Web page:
UIGEA: Got Regs? Online Poker Sites: Got Balls?

by Lou on August 20, 2007

We’re now 300 some odd days past the enactment of the Unlawful Internet Gaming Enforcement Act (UIGEA) and more than a month beyond the deadline included in the law for the Department of Justice to develop enforcement procedures. That in itself is not unusual. Enacting laws that include provisions for regulations and administrative procedures to be drawn up by civil servants is commonplace. So is slipping the deadline. Often rules are more than a year late, and sometimes even longer.

What is unusual is that the Department of Justice has been going after online poker by pressuring sites and individuals that are only peripherally related to poker. Since UIGEA did not render online poker illegal, nor did it create any new class of crimes related to gambling, a predicate offence is required to go after someone under that law.

Since the status of poker is cloudy at best in much of the United States, the DoJ has been hammering organizations and people who have been involved in other forms of gaming, such as sports betting, which is clearly illegal under the Wire Act.

When DoJ arrested Neteller founders Lawrence and Lefebvre, the arrests were not related to online poker, but to prior activities related to transferring funds to sports betting sites.

So were other recent arrests. In fact, since UIGEA was enacted, no arrests were made that involved online poker as a predicate offense. But the DoJ, which has its own issues and ought to be a toothless tiger with little or no credibility in the halls of government by now, has successfully pressured Neteller into backing away from US soil, and forced many of the online poker sites to look for other, more friendly shores to seek players for their games.

While many of us continue to rail against the government for their heavy handed approach to a non-problem, much of the problem can be laid at the feet of the online sites too. While no one wants to incur the costs of going through a long and bitter court fight, many of the online sites have yet to display a gambler’s pair of balls and take on the government in a fight most of us suspect they would win in court.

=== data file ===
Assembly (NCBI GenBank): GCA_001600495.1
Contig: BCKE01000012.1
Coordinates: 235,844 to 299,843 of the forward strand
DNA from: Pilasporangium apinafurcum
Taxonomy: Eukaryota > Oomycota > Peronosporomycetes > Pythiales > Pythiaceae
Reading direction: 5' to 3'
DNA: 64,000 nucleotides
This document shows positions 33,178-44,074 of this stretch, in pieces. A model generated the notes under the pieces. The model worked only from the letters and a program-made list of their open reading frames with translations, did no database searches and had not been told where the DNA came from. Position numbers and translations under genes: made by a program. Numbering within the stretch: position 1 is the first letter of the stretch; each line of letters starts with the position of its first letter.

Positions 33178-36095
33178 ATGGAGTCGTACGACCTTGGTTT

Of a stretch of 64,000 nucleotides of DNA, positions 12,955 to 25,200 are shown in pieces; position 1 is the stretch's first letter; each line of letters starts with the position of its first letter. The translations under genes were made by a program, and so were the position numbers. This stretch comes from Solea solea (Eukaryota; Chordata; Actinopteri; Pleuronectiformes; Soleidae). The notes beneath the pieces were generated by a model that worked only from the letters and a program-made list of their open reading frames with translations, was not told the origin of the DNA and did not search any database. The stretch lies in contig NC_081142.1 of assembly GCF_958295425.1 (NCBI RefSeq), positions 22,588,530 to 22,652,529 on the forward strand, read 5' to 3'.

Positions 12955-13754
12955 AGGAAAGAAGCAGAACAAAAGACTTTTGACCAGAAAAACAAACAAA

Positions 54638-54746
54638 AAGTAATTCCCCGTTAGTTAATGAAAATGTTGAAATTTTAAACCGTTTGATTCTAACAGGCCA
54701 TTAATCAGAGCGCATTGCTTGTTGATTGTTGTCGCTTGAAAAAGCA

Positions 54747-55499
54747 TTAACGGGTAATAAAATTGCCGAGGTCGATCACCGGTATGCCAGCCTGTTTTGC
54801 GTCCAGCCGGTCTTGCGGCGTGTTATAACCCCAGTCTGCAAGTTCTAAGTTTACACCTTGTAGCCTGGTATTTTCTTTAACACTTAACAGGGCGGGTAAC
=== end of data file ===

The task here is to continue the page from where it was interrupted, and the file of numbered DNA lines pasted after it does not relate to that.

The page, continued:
After all, they are going up against a law that itself is a paragon of hypocrisy with its cut-outs for horseracing and fantasy sports. They are doing so in a nation that embraces legal gambling in most states. In fact, most state governments actually promote gambling by getting in on the action in the form of lotteries. The court of world opinion as well as a treaty involving the World Trade Organization stand in support of legalized online poker in the United States. Even the game of poker itself, which is played by millions in the United States, is closely associated with presidents from both parties, including Richard Nixon and Harry Truman, among the more publicly acknowledged poker players.

While myriad bills have been introduced in congress, it doesn’t seem like anything of substance will happen until after the next presidential election. The issue of online poker is not going to win or lose a presidential election as long as other, bigger, broader issues are foremost in the public consciousness.

The best we can hope for is a new congress and a new president in 2009 that take office with a desire to sweep out a law that few people really give a damn about, and that all of the poker-playing public would like to see swept aside as part of the detritus of a dysfunctional administration and discredited Department of Justice. Absent that, someone is going to have to display the brass balls required to step up and slug it out toe-to-toe with the feds.

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